Plating too many cells inhibits the transposition. Plating too few decreases the number of clones. We are aiming fro an optimum here.
The best way to estimate if the plating is satisfying is:
- do a small scale experiment with different concentrations to see which works best in your hand (our spectrophotometers might say different things, so it is probably wise to test if you need to make some adjustments).
- observe the cell density after plating under a 10X objective, and compare to the pictures added to this protocol. Those pictures illustrate the “do” and “don't”
- 2 X SD-ADE
- 10 X SD-URA
- 250-400 X SD-ADE 2% galactose (25ml-55cm2) - Plates can be kept for a few weeks at 4°C. Prepare 10L for ~400 plates (10,000ml/25ml=400)
Recipe for 1L SD-ADE 2% galactose plates:
- Autoclave 1.7g Yeast Nitrogen Base (without Ammonium Sulfate), 5g Ammonium Sulfate in 300ml ddH2O
- Autoclave 20g Agar in 500mL H20
- Combine both autoclaved solutions
- Add 100ml of 10X AA-ADE
- ⚠ Not all AA formulation work! The recipe that we use is here. The CSM formulation from forMedium also works well.
- Add 100ml 20% Galactose (previously autoclaved)
- Pour 25ml per plate. (← this is standard procedure by us. We don't know if that makes any difference but we imagine it could).
- SD-URA 0.2% glucose 2% raffinose (1L)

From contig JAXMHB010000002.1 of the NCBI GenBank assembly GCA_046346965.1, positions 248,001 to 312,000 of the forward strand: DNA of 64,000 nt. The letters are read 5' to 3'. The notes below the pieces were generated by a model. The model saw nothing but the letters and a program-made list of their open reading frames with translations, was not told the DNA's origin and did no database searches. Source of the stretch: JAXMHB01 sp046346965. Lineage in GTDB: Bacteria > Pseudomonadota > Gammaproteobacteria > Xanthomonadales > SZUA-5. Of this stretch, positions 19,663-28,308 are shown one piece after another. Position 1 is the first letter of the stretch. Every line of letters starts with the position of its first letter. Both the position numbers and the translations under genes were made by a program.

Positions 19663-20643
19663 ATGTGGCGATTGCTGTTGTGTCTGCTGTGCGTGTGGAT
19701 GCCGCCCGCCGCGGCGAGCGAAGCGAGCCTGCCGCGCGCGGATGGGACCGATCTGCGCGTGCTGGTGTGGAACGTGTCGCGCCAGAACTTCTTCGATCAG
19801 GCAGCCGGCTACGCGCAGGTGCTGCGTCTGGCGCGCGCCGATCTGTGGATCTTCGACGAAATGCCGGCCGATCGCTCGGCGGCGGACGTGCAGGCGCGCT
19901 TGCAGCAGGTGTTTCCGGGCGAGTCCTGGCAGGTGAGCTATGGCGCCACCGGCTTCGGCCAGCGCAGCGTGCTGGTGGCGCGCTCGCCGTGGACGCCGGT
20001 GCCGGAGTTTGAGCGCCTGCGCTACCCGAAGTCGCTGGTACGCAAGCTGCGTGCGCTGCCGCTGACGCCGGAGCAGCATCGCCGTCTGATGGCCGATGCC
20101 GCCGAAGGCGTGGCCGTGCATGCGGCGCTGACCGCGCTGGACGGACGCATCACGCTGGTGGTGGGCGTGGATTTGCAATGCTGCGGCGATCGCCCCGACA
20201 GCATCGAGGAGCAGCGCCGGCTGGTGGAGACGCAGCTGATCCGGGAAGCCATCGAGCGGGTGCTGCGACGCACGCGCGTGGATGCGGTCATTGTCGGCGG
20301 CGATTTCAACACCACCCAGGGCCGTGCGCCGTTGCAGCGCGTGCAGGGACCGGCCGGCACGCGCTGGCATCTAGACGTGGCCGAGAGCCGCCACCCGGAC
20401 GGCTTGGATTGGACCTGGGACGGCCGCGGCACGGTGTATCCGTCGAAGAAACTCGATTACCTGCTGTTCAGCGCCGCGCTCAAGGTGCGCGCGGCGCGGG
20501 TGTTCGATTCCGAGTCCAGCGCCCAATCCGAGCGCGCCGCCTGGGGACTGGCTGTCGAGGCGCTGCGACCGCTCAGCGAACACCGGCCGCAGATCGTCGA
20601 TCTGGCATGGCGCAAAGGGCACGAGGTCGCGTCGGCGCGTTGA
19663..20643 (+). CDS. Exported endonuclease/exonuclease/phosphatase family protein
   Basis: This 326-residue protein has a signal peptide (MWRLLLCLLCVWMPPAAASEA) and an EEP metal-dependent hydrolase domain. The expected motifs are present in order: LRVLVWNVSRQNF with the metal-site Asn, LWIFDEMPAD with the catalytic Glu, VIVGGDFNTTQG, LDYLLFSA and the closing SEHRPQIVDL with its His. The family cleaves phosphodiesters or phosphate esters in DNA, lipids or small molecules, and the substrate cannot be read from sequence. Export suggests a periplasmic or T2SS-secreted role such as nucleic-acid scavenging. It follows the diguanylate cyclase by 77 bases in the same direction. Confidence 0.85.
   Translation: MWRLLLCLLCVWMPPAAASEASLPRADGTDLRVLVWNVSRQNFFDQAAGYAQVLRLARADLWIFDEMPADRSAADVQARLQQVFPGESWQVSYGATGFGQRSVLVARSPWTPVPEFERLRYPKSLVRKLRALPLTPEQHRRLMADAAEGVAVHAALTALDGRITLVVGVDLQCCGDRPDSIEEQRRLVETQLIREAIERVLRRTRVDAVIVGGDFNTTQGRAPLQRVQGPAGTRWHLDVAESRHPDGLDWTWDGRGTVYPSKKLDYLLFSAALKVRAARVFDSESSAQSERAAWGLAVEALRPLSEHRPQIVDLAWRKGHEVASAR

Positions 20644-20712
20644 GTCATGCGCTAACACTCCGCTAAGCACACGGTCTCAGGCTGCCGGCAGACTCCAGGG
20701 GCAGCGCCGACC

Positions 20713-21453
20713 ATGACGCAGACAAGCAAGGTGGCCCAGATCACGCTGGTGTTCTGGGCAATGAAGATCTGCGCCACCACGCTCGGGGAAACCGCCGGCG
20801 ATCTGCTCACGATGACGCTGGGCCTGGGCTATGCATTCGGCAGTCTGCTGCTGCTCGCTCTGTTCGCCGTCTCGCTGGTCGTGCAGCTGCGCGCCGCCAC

- SD-ADE 2% glucose(2L per experiment – more if library is over 5 million clones, see below
- 1L ddH2O
- 30C shaker
- 30C incubator or room
- Sterile glass flasks (2L + 5L)
- Sterile glass flask (250ml)
- Sterile glass beads (~200ml per experiment)
- 50ml falcon tubes (~10) or any conical tube to collect the cells and that can stand 1600x g.
- Dispenser with a sterile 5ml tip (have a few spare tips, you will probably go through 2 or 3)
- Sterile glass beaker (or anything sterile and large enough to keep the tip of the dispenser clean without having to remove it).
- Glass rake (I make mine out of a pasteur pipette)
- Sterile glass beaker to store the rake(s)
If necessary, delete ADE2 in your strain of interest (primer sequence available upon request), or engineer our mutation in ByK352.
The week before the experiment: Transform pBK257 into your strain(s) of interest, plate on SD-URA. Plate on ~10 plates and aim for ~500-800 colonies/plate (you'll need enough transformants for inoculation. The rationale is to minimize the number of cycles each transformant is going through, because spurious transposition in glucose/raffinose can happen. Spurious transposition will create ADE2+ clones which will have an obvious growth advantage on the SD-ADE galactose plate and will waste sequencing reads).
- Day 0
- Put SD-ADE 2% galactose plates O/N in 30°C room. (I keep my plates in their own plastic sleeves and I leavethe bags/plastic sleeves open to eliminate condensation. I store the plates in a cardboard box. I leave the box open but I tape the adjacent flaps together, so as to make a “wall” that protects the plates from our 30C room ventilation.)
- In the early afternoon, scrape many colonies and put the cell in a small volume (10-50 ml) of medium. Measure the OD of the harvest and use it to inoculate a 1L SD-URA 0.2% glucose 2% raffinose culture at an OD600=0.14 – 0.16 (the 0.2% glucose allow for a smooth diauxic transition from glucose to raffinose).
- Grow at 30°C on shaker for 18-20 hours.